- If you let him lick the treat as you continue to hold it still on the floor, your dog will probably plop into the Down position.
- The moment he does, say “Yes!” and let him eat the treat.
- Many small dogs and dogs with short fur are reluctant to lie down on a cold floor. It may be easier to teach these dogs to lie down on a carpet, couch or dog bed.
Step Two: Introducing a Hand Signal
Now you’re going to teach your dog to follow your empty hand into the Down position. You’ll still reward him with treats, though, so keep them nearby or hidden behind your back.
- Start with your dog in a Sit.
- Say “Down.”
- Without a treat in your fingers, use the same hand motion you did before.
- As soon as your dog’s elbows touch the floor, say “Yes!” and immediately get a treat to give him. (Important note: Even though you’re not using a treat to lure your dog into position, you must still deliver a reward when he lies down. You want your dog to learn that he doesn’t have to see a treat to get one!)
Clap your hands or take a few steps away to encourage your dog to stand up. Then repeat the sequence from the beginning 15 to 20 times. Practice this step for a week or two. When your dog readily lies down as soon as you say the cue and then use your new hand signal, you can proceed to the next step.
- If your dog doesn’t follow your empty hand into a Down, resist the temptation to bring out a treat to lure him. Just be patient, and wait for him to lie down on his own.
- If you’ve repeatedly tried to get your dog to lie down using your new hand signal with no luck, try the “fake ‘em out” trick:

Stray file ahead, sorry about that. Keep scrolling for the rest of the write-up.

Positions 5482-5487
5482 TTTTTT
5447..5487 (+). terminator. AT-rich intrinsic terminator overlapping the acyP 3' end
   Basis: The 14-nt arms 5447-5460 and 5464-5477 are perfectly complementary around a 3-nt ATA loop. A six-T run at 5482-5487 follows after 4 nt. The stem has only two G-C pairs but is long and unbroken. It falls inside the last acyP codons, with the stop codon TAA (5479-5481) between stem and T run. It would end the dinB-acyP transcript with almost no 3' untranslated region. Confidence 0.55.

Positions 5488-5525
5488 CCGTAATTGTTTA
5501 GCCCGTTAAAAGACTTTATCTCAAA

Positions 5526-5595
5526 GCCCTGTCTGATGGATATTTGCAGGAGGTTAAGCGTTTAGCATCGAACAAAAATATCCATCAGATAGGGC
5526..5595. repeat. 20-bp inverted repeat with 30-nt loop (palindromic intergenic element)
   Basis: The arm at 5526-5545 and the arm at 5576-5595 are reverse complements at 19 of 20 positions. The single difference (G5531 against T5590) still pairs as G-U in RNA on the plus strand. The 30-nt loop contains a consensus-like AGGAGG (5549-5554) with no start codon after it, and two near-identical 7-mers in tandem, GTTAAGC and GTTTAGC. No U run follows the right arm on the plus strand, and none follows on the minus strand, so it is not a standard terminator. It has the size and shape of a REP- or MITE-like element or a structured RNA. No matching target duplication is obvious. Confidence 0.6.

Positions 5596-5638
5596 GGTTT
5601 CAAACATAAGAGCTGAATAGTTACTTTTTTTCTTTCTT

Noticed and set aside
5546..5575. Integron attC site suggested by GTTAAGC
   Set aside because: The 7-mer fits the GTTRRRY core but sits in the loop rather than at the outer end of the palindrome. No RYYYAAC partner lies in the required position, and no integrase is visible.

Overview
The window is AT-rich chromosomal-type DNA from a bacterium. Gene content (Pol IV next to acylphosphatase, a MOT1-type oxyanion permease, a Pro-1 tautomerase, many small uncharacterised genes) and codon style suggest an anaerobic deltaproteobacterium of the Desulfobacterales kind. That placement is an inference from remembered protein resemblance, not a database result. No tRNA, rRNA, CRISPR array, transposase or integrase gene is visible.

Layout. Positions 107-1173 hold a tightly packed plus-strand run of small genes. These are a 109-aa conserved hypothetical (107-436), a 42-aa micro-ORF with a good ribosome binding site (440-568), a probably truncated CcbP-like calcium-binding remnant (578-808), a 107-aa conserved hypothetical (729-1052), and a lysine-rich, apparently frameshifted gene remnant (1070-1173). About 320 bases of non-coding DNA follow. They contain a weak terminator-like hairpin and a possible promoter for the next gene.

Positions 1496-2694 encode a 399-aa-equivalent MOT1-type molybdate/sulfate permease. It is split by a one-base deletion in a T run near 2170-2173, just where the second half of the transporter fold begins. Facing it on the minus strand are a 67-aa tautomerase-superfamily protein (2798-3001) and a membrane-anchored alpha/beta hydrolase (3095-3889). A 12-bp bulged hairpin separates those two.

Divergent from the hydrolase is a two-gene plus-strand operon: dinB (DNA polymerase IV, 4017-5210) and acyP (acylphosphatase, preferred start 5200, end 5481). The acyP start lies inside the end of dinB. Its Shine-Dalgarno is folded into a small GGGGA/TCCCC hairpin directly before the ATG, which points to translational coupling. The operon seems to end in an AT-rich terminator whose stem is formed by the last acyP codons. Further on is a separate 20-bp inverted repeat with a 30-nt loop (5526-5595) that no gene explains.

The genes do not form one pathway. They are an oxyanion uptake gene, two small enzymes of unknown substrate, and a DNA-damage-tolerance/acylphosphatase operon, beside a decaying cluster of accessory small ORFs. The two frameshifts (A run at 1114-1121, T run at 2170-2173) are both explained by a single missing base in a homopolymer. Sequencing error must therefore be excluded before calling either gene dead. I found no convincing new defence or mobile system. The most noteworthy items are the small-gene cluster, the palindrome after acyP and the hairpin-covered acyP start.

- Use a treat to lure your dog into the Down position four times in a row, as fast as you can. (Be sure to reward him each time he lies down.)
- Then, right after the fourth repetition, use your empty hand to make the Down hand signal. Your dog will probably lie down, thinking that you’re holding a treat.
- As soon as his elbows hit the floor, say “Yes!” and open your hand to show him that there’s nothing in it. Then immediately deliver three surprise treats.
- Repeat the sequence above a couple more times. Then practice using only the hand signal.
Step Three: Shrinking the Hand Signal
You probably don’t want to keep bending all the way down to the floor to guide your dog into the Down with your hand signal. To make things more convenient, you can gradually shrink the signal so that it becomes a smaller movement. To make sure your dog continues to understand what you want him to do, you’ll need to progress slowly.
Repeat Step Two, but instead of guiding your dog into the Down by moving your hand all the way to the floor, move it almost all the way down. Stop moving your hand when it’s an inch or two above the floor. Practice the Down exercise for a day or two, using this new, slightly smaller hand signal. Then you can make your movement an inch or two smaller, stopping your hand three or four inches above the floor. Then, after practicing for another couple of days, you can shrink the signal again. As you continue to gradually stop your hand signal farther and farther away from the floor, you’ll bend over less and less. Eventually, you won’t have to bend over at all. You’ll be able to stand up straight, say “Down,” and then just point to the floor.
Step Four: Taking It on the Road